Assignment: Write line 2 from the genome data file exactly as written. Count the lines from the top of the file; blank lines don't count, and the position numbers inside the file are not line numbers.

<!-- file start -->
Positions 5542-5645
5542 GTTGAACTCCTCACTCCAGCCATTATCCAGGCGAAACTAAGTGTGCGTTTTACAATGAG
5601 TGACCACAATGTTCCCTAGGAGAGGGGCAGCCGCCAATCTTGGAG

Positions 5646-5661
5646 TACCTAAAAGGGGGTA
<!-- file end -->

5542 GTTGAACTCCTCACTCCAGCCATTATCCAGGCGAAACTAAGTGTGCGTTTTACAATGAG